7. The compound of paragraphs 1 to 6, where R1 is halogen.

8. The compound of paragraphs 1 to 6, wherein R2 is H.

9. The compound of paragraphs 1 to 8, wherein Het is selected from the group consisting of:

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10. The compound of paragraph 9, wherein Het is

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11. The compound of paragraph 9 wherein Het is selected from the group consisting of

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12. The compound of paragraph 1 wherein Z is C, R1 is Cl or Br and R7 is H or NCH3.

13. The compound of paragraph 12 wherein X is N, R6 is OH and R3 is

embedded image

14. The compound of paragraph 13 selected from the group consisting of

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or a pharmaceutical acceptable salt thereof.

15. The compound of paragraph 1 selected from the group consisting of:

  • 1-(5-Chloro-1-isobutyl-1H-indazol-7-ylmethyl)-1H-indazole-5-carboxylic acid;
  • 1-(5-Bromo-1-isobutyl-1H-indazol-7-ylmethyl)-1H-indazole-5-carboxylic acid;
  • 1-(5-Fluoro-1-isobutyl-1H-indazol-7-ylmethyl)-1H-indazole-5-carboxylic acid;
  • 1-(1-Isobutyl-5-trifluoromethyl-1H-indazol-7-ylmethyl)-1H-indazole-5-carboxylic acid;
  • 1-(1-Isobutyl-5-trifluoromethoxy-1H-indazol-7-ylmethyl)-1H-indazole-5-carboxylic acid;
  • 1-(5-Bromo-1-isopropyl-1H-indazol-7-ylmethyl)-1H-indazole-5-carboxylic acid;
  • 1-[5-Bromo-1-(2-ethyl-butyl)-1H-indazol-7-ylmethyl]-1H-indazole-5-carboxylic acid;
  • 1-[5-Chloro-1-(2-propyl)-1H-indazol-7-ylmethyl]-1H-indazole-5-carboxylic acid;
  • 1-(5-Chloro-1-isobutyl-1H-indazol-7-ylmethyl)-1H-pyrazolo[3,4-b]pyridine-5-carboxylic acid;
  • 1-(5-Chloro-1-isobutyl-1H-indazol-7-ylmethyl)-1H-benzoimidazole-5-carboxylic acid;
  • 3-(5-Chloro-1-isobutyl-1H-indazol-7-ylmethyl)-3H-imidazo[4,5-b]pyridine-6-carboxylic acid;
  • 1-(5-Chloro-1-isobutyl-1H-indazol-7-ylmethyl)-1H-pyrrolo[2,3-b]pyridine-5-carboxylic acid;
  • 1-(5-Bromo-1-isobutyl-1H-indazol-7-ylmethyl)-3-methyl-1H-indazole-5-carboxylic acid;
  • 1-(5-Bromo-1-isobutyl-1H-indazol-7-ylmethyl)-3-methyl-1H-pyrazolo[3,4-b]pyridine-5-carboxylic HCl salt;
  • 1-(1-Isobutyl-5-trifluoromethyl-1H-indazol-7-ylmethyl)-1H-benzoimidazole-5-carboxylic acid;
  • 1-(1-Isobutyl-5-trifluoromethoxy-1H-indazol-7-ylmethyl)-1H-benzoimidazole-5-carboxylic acid;
  • 3-[(5-Chloro-1-isobutyl-indazol-7-yl)methyl]imidazo[1,5-a]pyridine-7-carboxylic acid;
  • 1-(5-Chloro-1-isobutyl-1H-indazol-7-ylmethyl)-2-oxo-2,3-dihydro-1H-indole-5-carboxylic acid;
  • 3-Amino-1-[(5-chloro-1-isobutyl-indazol-7-yl)methyl]indazole-5-carboxylic acid;
  • 1-[(5-Chloro-1-isobutyl-indazol-7-yl)methyl]-3-(methylamino)indazole-5-carboxylic acid

or a pharmaceutically acceptable salt thereof.

15. The compound of paragraph 1, for use as an antagonist for a prostanoid receptor.

16. The compound of paragraph 1, for use in the treatment of a condition mediated by prostanoid receptors.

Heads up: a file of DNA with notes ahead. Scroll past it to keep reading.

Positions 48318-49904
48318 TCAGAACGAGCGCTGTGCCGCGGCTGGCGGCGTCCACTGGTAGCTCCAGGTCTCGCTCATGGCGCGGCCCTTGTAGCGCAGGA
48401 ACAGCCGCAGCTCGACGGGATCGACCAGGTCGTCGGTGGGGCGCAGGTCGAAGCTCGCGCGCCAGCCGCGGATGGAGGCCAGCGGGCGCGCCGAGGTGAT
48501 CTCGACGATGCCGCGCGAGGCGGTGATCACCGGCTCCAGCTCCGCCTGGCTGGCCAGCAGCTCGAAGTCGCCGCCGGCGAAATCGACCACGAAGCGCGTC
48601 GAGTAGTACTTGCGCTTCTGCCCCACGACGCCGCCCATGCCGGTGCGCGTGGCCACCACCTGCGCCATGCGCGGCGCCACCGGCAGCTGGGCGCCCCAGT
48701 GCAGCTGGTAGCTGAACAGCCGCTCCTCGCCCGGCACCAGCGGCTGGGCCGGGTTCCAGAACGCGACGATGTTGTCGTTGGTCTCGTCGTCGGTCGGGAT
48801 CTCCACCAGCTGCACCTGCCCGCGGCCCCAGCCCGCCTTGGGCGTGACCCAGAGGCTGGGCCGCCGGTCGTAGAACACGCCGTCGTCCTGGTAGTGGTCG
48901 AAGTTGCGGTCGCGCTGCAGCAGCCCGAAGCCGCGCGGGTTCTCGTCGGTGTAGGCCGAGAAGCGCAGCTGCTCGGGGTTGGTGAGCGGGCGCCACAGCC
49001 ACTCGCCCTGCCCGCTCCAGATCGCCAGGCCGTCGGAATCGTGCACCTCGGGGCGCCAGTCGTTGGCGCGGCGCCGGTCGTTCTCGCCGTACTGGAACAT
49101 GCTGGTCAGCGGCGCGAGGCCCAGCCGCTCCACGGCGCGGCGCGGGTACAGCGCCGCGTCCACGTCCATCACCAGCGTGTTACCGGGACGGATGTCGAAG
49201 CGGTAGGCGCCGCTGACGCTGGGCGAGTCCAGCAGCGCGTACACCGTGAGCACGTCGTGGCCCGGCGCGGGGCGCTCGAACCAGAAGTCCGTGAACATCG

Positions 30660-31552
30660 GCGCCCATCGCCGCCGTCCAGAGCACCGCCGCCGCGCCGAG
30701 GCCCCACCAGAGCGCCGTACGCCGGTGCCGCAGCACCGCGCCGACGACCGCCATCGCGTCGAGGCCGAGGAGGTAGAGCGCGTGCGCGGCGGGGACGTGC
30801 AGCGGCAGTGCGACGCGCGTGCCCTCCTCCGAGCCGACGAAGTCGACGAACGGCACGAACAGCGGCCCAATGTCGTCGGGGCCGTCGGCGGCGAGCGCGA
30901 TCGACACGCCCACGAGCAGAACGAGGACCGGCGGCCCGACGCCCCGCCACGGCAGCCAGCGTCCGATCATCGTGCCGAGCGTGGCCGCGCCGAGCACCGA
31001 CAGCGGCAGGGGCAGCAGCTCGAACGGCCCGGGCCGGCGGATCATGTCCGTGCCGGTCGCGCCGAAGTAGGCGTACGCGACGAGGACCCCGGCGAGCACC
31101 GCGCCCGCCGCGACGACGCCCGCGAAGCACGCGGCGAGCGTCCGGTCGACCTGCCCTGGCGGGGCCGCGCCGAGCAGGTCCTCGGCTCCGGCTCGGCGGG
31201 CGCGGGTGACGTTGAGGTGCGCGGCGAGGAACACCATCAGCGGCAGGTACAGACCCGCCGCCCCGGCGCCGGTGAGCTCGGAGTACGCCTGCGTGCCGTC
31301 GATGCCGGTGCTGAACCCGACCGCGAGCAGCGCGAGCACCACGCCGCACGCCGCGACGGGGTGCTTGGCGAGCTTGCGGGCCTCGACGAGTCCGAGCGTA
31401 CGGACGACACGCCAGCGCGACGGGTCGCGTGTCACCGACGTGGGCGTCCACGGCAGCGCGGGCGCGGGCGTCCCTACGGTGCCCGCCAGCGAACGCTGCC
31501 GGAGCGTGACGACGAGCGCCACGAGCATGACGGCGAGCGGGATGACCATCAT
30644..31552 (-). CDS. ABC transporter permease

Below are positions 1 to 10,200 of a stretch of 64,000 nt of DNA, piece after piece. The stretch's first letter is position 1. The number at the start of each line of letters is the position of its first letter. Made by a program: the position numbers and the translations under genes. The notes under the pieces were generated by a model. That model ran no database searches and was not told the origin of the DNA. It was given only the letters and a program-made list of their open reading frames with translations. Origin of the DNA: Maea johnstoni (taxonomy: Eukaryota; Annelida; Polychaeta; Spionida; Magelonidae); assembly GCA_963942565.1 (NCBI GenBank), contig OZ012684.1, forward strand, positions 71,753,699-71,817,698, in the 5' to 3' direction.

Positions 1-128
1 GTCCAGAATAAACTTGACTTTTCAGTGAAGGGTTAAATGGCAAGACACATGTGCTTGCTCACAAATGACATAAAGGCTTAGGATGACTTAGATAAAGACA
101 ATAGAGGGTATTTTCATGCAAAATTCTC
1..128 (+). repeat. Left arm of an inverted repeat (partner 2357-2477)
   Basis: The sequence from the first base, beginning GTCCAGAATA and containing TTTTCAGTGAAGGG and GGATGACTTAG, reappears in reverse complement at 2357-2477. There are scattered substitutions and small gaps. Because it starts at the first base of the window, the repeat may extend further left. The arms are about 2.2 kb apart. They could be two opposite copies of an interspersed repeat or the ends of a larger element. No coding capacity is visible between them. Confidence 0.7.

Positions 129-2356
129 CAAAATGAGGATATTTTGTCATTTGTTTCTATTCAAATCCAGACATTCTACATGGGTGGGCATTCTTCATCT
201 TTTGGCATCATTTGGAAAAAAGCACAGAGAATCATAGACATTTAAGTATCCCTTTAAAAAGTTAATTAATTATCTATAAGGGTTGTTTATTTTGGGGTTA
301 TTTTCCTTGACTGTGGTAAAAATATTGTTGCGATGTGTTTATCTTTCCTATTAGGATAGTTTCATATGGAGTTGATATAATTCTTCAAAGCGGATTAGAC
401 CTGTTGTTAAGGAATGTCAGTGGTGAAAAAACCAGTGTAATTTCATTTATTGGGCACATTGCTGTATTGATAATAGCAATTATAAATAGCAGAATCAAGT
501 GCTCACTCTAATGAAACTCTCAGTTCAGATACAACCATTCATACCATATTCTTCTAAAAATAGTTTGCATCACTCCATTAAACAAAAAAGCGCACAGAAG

17. The compound of paragraph 14, for use in the treatment of a condition mediated by an EP1 receptor.

18. The compound of paragraph 14, for use in the treatment of a condition mediated by an EP4 receptor.

19. A method of treating a human suffering from a therapeutic condition mediated by prostanoid receptors, the method comprising administering an effective amount of a compound according to paragraph 1.

20. A method of treating a patient suffering from a condition selected from the group consisting of inflammatory pain, neuropathic pain, visceral pain, fibrosis and a condition of the central nervous system mediated by prostanoid receptors, the method comprises administering to said patient an effective amount of a compound of paragraph 1.

21. The compound of paragraph 1 wherein:

A is CH2;

R1 is selected from the group consisting of F, CF3, Cl, Br, halogen, and OCF3;

R2 is selected from H, Cl, Br and OCF3;

R3 is selected from the group consisting of:

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Het is selected from the group consisting of:

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wherein R6 is selected from the group consisting of OH and OCH3,

wherein R7 is selected from the group consisting of H, CH3, NH2 and NHCH3,

wherein R9 is O, OH, CH3, halogen and OCH3 the dashed bond represents the presence of a single or double bond,

and, the compound can be in the form of a tautomer, a racemate, an enantiomer, a diastereomer, or a pharmaceutically acceptable salt.

22. The compound of paragraph 21 wherein W and Y are C, R1 is selected from Cl, Br, F, CF3, and OCF3.

23. The compound of paragraphs 21 and 22 wherein Het is:

embedded image

wherein R6 is OH,

wherein R7 is selected from the group consisting of H, CH3, NH2 and NHCH3,

wherein R9 is O, OH, CH3, halogen and OCH3 the dashed bond represents the presence of a single or double bond,

and, the compounds can be in the form of a tautomer, a racemate, an enantiomer, a diastereomer, or a pharmaceutically acceptable salt.

DETAILED DESCRIPTION OF THE INVENTION

The abbreviations used herein have their conventional meaning within the chemical and biological arts. The chemical structures and formulae set forth herein are constructed according to the standard rules of chemical valency known in the chemical arts.

Where substituent groups are specified by their conventional chemical formulae, written from left to right, they equally encompass the chemically identical substituents that would result from writing the structure from right to left, e.g., —CH2O— is equivalent to —OCH2—.